“This subject showed me how important it is to have people know how to communicate science to the general public,” says Ensink. “One of the most important parts of my research was questioning how we get meaning from words that are being used to convey vital messages. In this case, religious and secular language was often blurred.”

Ensink presented those findings with her poster for two hours in the Rayburn Building on Capitol Hill, where she also had the opportunity to engage with other students from Georgia to Utah, about biochemistry and anthropology and other various subjects. “This event exposed me to diverse projects and people from diverse institutions. It was an honor.”

Enzink.3
Michigan Congressman Bill Huizenga with Ensink (center) and Dr. Karen Nordell Pearson, associate dean for research and scholarship (right)

After the prevention of her poster on the Hill, Ensink and Dr. Karen Nordell Pearson, associate dean for research and scholarship, had the opportunity to meet with Congressman Bill Huizenga at his office in the  Capitol. “It’s really cool that in America we can go and talk to our representatives in government about what we think is important. “

And what did they talk about?

“I told him that undergraduate research should continue to receive federal funding. Events like Posters on the Hill show what students can do when funds are available.

Enzink.Cap1
Elizabeth Ensink on Capitol Hill

“I also let him know how important programs like Mellon Scholars are to undergraduates. Being in Mellon allowed me to develop my own project, gave me greater critical thinking skills and a great mentor who I met with twice a week.” Ensink’s mentor, Dr. Jonathan Hagood, is an associate professor of history at Hope College. “I learned self-motivation and the ability to overcome obstacles. This work stretched me and confirmed that in the future I want to focus on science and writing.”

In every way, Ensink’s research, and her experiences because of it, have given a potent shot to her strong academic arm. “I’m so thankful for the Mellon Scholars Program for all of this,” she concludes.

Student Research and Development from Day1

It’s day 212 of Day1, the program that gives first-year students hands-on, authentic research opportunities at the very start of their Hope College education, and freshmen Ben Turner and Karey Frink are feeling as comfortable in a Schaap Center laboratory as they do in their cozy Lichty Hall dorm rooms.

Hope College - Science students during a science lab shoot
Testing Lake Mac water for E coli content

After almost a year, the two frosh have streaked a plethora of plates to isolate E. coli cultures, used a DNA sequencer to identify those E. coli strains and other bacterial populations, and analyzed the data with Hope’s supercomputer, Curie. They’ve paddled up and downstream in the Macatawa Watershed to gather water samples, in agricultural areas and residential ones throughout the Holland area. They’ve worked side-by-side with Dr. Aaron Best and Dr. Graham Peaslee, and the students worked on their own, too. In Lichty Hall, where all 13 Day1:Watershed students are housed, they’ve become part of a close-knit, residential learning community that is supportive and collaborative in their similar academic pursuits and challenges.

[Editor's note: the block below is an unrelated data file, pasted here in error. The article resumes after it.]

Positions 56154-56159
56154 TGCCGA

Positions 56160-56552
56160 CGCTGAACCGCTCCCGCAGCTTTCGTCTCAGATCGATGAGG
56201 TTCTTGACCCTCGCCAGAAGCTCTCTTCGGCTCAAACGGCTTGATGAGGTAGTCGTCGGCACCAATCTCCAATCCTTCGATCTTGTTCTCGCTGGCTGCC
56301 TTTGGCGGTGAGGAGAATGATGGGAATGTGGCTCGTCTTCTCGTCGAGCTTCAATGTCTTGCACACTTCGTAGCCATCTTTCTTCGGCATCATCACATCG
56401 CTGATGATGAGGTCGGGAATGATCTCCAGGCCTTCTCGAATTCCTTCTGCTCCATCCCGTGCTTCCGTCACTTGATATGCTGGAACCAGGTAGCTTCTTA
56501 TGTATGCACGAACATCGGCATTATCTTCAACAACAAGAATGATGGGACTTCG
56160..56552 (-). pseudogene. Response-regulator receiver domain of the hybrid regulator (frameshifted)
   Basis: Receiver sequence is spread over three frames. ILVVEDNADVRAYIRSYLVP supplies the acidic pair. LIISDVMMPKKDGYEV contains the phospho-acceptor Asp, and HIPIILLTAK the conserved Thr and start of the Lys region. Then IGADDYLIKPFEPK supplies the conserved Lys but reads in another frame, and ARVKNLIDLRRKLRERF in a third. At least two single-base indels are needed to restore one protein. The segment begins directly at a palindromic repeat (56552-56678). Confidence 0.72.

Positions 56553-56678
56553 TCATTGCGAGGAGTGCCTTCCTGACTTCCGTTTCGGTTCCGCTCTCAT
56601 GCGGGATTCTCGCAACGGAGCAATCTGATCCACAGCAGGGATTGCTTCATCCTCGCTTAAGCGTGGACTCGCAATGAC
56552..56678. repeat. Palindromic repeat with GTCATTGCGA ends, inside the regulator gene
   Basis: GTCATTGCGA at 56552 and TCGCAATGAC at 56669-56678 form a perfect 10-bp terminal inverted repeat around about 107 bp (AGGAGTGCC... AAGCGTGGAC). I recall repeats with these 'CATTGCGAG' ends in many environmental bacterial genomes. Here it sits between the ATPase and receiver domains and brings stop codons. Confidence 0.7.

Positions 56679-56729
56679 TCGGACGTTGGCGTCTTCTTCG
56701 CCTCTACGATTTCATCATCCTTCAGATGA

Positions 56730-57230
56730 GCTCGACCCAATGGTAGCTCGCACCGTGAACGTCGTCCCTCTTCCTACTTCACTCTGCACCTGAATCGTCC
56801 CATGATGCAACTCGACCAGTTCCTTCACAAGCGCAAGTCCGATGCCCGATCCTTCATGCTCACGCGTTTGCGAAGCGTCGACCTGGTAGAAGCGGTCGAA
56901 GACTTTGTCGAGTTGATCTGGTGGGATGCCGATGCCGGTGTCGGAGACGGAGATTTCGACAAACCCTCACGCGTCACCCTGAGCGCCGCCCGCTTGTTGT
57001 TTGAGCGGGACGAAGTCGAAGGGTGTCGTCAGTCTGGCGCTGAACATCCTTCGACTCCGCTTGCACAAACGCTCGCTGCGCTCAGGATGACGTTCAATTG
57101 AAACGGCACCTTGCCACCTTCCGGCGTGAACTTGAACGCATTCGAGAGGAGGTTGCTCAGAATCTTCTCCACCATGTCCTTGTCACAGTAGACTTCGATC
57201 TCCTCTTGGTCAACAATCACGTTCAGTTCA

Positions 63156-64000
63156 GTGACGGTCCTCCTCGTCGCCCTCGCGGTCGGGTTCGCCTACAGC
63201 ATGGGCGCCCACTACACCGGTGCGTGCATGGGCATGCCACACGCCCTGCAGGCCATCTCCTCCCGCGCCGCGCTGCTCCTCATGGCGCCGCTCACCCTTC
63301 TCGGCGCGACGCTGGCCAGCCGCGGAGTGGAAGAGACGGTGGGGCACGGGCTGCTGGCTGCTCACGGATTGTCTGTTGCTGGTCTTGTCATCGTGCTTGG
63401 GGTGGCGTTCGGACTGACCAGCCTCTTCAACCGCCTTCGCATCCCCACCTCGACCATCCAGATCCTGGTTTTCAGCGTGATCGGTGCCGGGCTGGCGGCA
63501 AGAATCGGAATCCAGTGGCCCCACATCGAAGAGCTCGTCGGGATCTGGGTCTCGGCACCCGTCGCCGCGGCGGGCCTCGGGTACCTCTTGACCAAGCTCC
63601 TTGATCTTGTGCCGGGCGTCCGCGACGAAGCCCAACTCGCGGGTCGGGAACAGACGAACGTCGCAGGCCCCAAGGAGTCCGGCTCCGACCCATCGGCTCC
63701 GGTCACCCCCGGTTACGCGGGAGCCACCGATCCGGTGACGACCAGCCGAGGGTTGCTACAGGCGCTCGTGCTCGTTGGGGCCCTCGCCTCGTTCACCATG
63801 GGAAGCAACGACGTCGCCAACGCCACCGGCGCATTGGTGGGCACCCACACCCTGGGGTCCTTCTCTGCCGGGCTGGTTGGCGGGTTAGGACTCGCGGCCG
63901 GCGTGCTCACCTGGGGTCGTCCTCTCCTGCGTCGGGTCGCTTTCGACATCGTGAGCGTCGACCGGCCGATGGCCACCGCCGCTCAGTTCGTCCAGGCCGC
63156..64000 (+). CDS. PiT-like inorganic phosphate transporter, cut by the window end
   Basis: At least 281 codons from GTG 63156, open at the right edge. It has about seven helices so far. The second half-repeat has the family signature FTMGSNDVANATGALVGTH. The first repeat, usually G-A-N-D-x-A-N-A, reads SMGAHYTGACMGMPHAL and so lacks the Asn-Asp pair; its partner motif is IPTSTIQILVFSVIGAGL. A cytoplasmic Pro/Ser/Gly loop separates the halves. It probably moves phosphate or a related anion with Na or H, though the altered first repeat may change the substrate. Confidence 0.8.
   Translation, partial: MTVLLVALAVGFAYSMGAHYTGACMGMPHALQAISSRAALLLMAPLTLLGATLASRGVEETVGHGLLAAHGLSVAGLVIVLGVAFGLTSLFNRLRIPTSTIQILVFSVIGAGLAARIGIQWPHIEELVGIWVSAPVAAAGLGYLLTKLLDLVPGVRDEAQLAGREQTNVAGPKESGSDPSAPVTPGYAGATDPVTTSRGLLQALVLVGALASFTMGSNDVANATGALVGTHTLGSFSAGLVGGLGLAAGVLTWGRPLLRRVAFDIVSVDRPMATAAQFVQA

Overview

And through it all, Turner and Frink have experienced and developed what Hope science educators hoped the Day1 program would achieve – an early and deep-seated love and appreciation for cutting-edge research that has real-world relevance, all the while thriving in community.

Hope College - Science students during a science lab shoot
Freshman Karey Frink, foreground, works in the biochemistry lab as a member of Day 1 Watershed.  In the background is fellow Day 1 freshman Ben Turner.

“Day1 has helped me ask, ‘Do I want to do this kind of science for the rest of my life, or do I want to do something else?'” says Frink who is from Birmingham, Michigan, and plans to be a biology major and environmental science minor. “And the answer is: I love it. I love learning about this science. I’m not sure I want to continue researching forever, but I love that I’ve had this opportunity. It’s been very exciting really.”

“It’s a cool overall community,” Turner says, a native of Albion, Michigan, and also a biology major. “Living together in Lichty has been great because we are all taking the same (science) classes. So if I need help with my homework, I just go to the study lounge and there’s at least six really smart people who are willing to help. I’ve made a lot of good friends fast due to Day1.”

Hope College - Science students during a science lab shoot
Freshman Ben Turner,left, researches alongside Karey Frink, right, in the Day 1 Watershed lab.

Day1: Watershed is funded by a major grant, received in 2014 and worth $3 million, from The Herbert H. and Grace A. Dow Foundation of Midland, Michigan ($1.75 million goes toward the first three years of equipment and operational expenses and the rest, $1.25 million, will be endowed to fund the future of Day1.) The program seeks to study the water quality of Lake Macatawa and its watershed in partnership with Project Clarity, a broad-based community initiative established in November 2012 to remediate some of lake’s physical and bacterial issues.